I also had a chance to try out some of the features I mentioned yesterday but hadn't used yet. I particularly liked the drag and drop for dragging pictures right out of a website (had to do that at home, my new school has no internet!!!!!!) and into a worksheet. I also liked the shuffle feature which let me drop the answers for a matching section of a worksheet in order and then mix them up later with out worrying about if I had two letter A answers in a row or whatnot.

Later I downloaded all of the addendum PCS symbols (I have purchased them on my own over the years and have 2000-2006 plus the sign language). I ran out of room on my hard drive and decided, without a second thought, to delete that absolutely worthless piece of junk software Overboard (read my review). Everything fit just fine after that.

I am really loving the new Boardmaker and I plan to post boards to the TLWMSN group as I make them, I hope everyone else will too.

Tuesday, September 11, 2007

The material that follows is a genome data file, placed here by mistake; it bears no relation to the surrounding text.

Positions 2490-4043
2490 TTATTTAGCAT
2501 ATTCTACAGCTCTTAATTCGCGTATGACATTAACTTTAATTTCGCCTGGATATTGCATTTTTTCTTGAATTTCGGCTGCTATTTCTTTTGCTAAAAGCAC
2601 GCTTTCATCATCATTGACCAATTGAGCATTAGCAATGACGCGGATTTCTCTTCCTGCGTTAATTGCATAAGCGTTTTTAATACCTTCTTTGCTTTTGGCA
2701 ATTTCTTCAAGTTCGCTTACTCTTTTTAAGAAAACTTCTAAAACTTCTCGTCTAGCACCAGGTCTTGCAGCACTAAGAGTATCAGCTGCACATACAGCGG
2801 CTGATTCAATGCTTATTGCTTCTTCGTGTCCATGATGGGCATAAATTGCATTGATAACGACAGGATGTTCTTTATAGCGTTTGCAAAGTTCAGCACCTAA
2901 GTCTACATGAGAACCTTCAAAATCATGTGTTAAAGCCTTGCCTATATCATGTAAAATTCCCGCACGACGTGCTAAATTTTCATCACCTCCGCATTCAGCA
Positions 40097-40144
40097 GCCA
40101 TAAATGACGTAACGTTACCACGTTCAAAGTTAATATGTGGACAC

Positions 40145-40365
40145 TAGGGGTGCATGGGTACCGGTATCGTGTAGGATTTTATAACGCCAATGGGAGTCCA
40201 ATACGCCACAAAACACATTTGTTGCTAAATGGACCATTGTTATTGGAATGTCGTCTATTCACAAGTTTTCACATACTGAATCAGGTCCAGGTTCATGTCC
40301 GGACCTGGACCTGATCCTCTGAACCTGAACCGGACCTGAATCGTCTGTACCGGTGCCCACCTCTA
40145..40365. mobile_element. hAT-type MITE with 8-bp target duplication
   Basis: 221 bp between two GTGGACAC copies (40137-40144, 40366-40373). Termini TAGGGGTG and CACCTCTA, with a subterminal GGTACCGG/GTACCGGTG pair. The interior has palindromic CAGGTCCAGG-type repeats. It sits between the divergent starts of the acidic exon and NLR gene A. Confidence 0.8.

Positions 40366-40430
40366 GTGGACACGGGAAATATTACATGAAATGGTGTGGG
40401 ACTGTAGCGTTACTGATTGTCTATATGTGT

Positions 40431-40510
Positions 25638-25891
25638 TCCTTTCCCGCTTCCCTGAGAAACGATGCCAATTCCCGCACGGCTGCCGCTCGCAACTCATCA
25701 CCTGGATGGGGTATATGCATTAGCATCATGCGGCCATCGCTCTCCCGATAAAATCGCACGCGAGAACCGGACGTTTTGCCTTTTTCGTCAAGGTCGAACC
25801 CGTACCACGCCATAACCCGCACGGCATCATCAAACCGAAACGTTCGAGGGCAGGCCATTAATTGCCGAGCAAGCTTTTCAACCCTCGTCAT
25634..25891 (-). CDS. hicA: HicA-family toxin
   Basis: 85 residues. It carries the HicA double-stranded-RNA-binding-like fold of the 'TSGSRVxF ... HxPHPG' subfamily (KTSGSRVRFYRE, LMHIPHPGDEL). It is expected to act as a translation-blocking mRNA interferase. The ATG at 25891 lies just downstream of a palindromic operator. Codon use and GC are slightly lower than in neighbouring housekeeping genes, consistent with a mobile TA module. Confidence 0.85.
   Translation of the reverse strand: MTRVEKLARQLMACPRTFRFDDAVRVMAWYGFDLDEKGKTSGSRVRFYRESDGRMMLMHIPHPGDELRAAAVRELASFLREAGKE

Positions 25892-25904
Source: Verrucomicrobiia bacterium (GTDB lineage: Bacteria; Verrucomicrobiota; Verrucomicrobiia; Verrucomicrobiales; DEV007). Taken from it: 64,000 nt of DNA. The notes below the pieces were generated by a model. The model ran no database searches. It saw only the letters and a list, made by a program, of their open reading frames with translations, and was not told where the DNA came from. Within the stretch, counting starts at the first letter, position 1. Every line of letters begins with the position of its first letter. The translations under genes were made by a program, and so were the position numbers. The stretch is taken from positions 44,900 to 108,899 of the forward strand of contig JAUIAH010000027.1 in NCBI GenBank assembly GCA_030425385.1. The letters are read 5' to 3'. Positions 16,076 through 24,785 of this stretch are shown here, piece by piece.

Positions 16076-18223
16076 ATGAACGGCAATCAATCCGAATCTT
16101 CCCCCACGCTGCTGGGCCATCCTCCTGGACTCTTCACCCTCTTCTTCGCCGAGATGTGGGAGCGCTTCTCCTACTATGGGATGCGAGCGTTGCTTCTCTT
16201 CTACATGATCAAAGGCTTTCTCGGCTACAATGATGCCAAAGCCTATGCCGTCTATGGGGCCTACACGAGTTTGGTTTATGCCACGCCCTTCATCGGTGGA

Special Education Links

Special Education

Boardmaker 6.0 Mini Review

I had my first experience with my new copy of Boardmaker 6.0 today and it was fantastic. I loaded it onto the computer before school and ran out of time. Then in the middle of the day I had a student request to write a (love) letter to another student. I decided to try the new "symbolate" feature of the software, in spite of the fact that I had no idea how it worked.

Symbolate allows you to type and have picture symbols appear as you go, like a basic version of Writing With Symbols. Without looking anything up I was able to guess which button turned the feature on and take dictation from my student (he points to symbols - his AAC device is in the shop). I think it is rather remarkable that having only heard of this feature off hand months ago I was able to intuit how to make it work. Way to go Mayer-Johnson!